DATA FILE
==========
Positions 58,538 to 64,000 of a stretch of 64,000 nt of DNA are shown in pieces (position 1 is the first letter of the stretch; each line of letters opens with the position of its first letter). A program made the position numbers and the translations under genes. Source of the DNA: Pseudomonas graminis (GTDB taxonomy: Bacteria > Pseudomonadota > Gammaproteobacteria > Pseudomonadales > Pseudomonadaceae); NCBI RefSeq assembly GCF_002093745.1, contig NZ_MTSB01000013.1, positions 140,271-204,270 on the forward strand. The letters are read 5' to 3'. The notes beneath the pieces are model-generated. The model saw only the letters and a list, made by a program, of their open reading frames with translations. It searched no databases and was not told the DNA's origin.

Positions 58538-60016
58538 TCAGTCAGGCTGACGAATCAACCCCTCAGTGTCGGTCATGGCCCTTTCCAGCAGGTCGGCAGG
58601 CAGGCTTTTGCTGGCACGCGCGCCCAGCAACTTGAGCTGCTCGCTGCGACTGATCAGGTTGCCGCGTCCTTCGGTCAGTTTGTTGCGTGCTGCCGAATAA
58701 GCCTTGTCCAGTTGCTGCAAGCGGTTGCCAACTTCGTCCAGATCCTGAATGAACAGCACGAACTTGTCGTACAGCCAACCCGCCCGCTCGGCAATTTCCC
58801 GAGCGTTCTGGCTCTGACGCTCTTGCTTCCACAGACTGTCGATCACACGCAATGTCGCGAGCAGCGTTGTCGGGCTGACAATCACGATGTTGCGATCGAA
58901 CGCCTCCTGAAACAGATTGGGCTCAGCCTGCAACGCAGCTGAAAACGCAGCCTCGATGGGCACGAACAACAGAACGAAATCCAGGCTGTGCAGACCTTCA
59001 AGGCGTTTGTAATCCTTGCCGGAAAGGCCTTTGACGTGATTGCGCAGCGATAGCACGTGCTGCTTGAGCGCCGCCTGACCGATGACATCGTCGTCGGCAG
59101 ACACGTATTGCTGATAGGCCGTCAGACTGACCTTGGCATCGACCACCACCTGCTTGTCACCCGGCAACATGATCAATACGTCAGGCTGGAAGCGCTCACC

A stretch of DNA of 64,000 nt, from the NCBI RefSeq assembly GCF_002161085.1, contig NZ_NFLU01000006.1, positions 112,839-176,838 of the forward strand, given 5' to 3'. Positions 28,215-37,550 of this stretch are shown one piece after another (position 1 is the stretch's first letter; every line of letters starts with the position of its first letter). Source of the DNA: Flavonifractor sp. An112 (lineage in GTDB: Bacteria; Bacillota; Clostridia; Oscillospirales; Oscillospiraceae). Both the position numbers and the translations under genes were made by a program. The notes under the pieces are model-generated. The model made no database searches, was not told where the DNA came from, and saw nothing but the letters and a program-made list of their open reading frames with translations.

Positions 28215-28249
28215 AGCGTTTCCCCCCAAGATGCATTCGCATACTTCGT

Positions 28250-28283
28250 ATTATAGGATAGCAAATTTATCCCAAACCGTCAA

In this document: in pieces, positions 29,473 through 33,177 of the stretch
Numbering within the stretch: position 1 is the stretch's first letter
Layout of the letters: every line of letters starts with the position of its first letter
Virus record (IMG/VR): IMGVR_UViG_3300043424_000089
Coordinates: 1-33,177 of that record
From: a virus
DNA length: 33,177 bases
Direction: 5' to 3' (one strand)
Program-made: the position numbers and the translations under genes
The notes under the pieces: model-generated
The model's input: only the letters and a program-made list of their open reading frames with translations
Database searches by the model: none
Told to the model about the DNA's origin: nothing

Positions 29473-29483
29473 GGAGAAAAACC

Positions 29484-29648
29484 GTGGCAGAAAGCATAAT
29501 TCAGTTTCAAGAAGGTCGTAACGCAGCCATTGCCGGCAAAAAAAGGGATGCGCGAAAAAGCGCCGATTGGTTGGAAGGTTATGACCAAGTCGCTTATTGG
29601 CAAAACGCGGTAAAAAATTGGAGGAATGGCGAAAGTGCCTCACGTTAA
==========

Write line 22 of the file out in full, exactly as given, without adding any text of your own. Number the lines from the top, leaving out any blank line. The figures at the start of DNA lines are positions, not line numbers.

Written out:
Direction: 5' to 3' (one strand)